New Albany City Council has begun a series of planning sessions to research development trends, and residents are invited to attend.

New Albany City Council has begun a series of planning sessions to research development trends, and residents are invited to attend.

City officials said the sessions were planned because of recent expansion in residential development.

"Years ago, when I was on City Council, we would have regular 'workshop' meetings on items that were in need of an in-depth look," Mayor Nancy Ferguson said. "We would meet on the second and/or fourth Tuesdays of the month to look at or be educated about things that needed more time than we had at a regular meeting.

"In the early 2000s, the need for those meetings became more rare and the workshops were just scheduled on an as-needed basis," she said. "When the recession hit in 2008, there was a housing slump and no new residential developments were introduced, making the need for a 'workshop' even more rare."

With the recession several years past, Ferguson said, city officials are seeing more proposed residential developments. That prompted Ferguson in May to ask if City Council would be interested in holding a series of planning workshops.

"Lately, though, housing is picking back up," Ferguson said. "New subdivisions are being proposed and development issues are being discussed again.

"(City Manager) Joseph Stefanov and I discussed the idea of having some guest speakers come to (City) Council meetings to discuss new trends in residential development and the changing demographics being experienced as the baby-boomers retire, downsize and move to other communities."

The first meeting was held Aug. 12 at the New Albany branch of the Columbus Metropolitan Library.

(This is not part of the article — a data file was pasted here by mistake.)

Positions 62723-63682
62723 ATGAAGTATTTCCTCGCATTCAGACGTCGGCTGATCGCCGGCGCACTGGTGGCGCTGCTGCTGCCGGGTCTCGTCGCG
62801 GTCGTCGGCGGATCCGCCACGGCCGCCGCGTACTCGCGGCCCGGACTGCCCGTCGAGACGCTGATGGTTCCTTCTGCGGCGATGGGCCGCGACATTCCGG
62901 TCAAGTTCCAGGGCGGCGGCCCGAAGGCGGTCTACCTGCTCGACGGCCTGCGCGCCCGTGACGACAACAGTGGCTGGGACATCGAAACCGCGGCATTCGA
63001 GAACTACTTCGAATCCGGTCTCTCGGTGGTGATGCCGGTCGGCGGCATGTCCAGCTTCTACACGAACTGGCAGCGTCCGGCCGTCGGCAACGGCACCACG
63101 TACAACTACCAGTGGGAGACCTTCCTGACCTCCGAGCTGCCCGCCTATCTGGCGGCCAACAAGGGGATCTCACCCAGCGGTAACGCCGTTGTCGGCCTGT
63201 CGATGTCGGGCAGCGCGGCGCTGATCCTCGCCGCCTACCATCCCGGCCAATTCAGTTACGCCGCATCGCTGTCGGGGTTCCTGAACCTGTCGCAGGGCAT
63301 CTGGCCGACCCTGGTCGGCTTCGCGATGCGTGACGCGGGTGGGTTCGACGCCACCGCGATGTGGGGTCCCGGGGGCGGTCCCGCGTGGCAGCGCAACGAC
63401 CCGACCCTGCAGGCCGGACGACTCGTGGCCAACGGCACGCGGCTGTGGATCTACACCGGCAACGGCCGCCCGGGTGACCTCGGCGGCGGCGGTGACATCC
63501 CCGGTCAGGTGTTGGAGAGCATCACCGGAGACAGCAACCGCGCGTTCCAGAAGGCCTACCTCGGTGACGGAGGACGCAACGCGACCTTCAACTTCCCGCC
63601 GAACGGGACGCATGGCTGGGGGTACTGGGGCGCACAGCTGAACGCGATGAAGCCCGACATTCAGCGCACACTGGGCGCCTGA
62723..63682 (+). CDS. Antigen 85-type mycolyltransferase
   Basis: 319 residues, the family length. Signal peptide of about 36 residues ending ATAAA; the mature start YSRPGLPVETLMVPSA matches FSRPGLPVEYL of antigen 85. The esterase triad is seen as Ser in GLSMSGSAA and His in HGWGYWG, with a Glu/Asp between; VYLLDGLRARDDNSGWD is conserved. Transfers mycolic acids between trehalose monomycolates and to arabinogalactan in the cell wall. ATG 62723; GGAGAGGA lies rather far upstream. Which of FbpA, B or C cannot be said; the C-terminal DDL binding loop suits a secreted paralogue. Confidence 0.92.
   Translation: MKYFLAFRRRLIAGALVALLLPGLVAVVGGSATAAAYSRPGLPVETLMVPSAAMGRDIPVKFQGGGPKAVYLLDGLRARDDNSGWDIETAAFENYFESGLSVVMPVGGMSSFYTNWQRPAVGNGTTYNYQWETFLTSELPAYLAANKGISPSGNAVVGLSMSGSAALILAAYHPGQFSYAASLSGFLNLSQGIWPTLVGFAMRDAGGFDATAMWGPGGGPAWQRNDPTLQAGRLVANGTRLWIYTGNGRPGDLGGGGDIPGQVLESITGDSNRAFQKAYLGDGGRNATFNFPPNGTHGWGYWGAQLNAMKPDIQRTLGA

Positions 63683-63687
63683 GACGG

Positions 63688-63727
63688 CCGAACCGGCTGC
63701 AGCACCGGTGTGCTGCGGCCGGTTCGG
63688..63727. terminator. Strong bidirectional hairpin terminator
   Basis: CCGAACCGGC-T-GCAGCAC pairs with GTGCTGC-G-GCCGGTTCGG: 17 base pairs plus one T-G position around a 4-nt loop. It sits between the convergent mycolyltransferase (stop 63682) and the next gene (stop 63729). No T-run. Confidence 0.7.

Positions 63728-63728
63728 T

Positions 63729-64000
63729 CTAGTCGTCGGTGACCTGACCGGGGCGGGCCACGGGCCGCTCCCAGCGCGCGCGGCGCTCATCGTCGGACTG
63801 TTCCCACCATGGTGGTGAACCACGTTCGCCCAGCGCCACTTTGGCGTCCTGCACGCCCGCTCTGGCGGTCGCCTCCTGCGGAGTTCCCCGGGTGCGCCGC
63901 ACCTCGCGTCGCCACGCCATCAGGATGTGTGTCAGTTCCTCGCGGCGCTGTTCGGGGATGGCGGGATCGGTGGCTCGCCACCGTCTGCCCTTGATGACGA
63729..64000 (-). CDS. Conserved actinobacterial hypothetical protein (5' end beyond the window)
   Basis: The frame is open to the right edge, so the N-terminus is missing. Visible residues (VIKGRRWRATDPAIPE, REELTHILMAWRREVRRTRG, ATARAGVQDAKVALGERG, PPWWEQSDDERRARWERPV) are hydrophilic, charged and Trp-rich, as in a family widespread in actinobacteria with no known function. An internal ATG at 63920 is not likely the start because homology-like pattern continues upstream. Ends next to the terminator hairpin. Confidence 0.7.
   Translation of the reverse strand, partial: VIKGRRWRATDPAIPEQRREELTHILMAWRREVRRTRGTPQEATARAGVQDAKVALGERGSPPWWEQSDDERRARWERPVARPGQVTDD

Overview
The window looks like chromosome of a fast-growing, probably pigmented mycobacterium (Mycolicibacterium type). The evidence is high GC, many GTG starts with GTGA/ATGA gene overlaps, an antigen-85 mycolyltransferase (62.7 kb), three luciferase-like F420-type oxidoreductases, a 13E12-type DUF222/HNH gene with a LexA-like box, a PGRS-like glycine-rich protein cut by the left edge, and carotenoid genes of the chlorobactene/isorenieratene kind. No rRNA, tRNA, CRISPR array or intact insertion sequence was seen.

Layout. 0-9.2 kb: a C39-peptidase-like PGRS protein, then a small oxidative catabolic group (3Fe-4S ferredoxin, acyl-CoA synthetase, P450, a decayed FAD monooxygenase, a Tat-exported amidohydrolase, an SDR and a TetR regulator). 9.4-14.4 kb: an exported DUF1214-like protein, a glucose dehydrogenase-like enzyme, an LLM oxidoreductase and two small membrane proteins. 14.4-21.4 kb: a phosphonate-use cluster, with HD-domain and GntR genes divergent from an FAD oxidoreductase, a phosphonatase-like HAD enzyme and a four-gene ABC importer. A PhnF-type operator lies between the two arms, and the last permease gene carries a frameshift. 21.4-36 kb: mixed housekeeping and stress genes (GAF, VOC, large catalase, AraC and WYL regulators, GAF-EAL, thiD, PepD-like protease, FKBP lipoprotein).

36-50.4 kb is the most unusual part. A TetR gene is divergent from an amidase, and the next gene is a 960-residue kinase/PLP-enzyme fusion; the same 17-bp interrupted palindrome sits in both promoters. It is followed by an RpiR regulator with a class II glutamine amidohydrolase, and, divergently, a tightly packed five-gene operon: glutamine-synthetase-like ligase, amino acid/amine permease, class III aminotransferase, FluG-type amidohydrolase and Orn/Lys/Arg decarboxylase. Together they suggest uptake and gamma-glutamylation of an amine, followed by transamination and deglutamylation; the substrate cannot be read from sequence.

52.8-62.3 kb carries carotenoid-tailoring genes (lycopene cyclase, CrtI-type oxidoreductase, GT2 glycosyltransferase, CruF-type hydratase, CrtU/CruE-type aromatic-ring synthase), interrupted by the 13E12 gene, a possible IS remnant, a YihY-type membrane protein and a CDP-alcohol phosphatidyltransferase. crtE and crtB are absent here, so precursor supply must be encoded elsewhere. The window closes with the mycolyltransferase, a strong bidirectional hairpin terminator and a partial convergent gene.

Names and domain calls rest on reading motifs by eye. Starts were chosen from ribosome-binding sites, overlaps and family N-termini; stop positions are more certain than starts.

It featured guest speaker Terry Foegler, who served as Dublin's senior planner and city manager before becoming Dublin's director of strategic initiatives and special projects.

Foegler also worked with the Ohio State University and the city of Columbus on the South Campus Gateway development on High Street.

Adrienne Joly, New Albany's deputy community development director, said several government officials and a few residents attended the first session.

Joly said Foegler told them the population is changing, which could change future residential needs. She said the audience learned that as baby boomers get older, planners are seeing a shift in housing needs from people who have many children to people who live alone or couples who do not have children.

According to Foegler's presentation, "The growth being focused in these different household types (increasingly single-person households and households with no children) will likely result in very different housing market demands than what drove our markets over the past 40 years.

"(A) significant gap exists between what we have been building (and in many cases planning for), and what will likely be the additional new housing types needed to accommodate our region's growth. Under all scenarios, the nature of this new demand created by the household types will likely lead to a relatively far more compact form of development for our region than what we have experienced over the past 40 years."

Foegler also talked about some pedestrian-friendly developments in Dublin.

Joly said some of the concepts Foegler referred to are incorporated in New Albany's village-center plan, which encourages pedestrian traffic and residences mixed in with businesses.

The next planning session is scheduled at 6 p.m. Aug. 26.

Joly said the speaker has yet to be announced.

The meeting likely will be held at New Albany Village Hall on Johnstown Road.

"All meetings and workshops are open to the public and we encourage any of our residents who might be interested to attend," Ferguson said.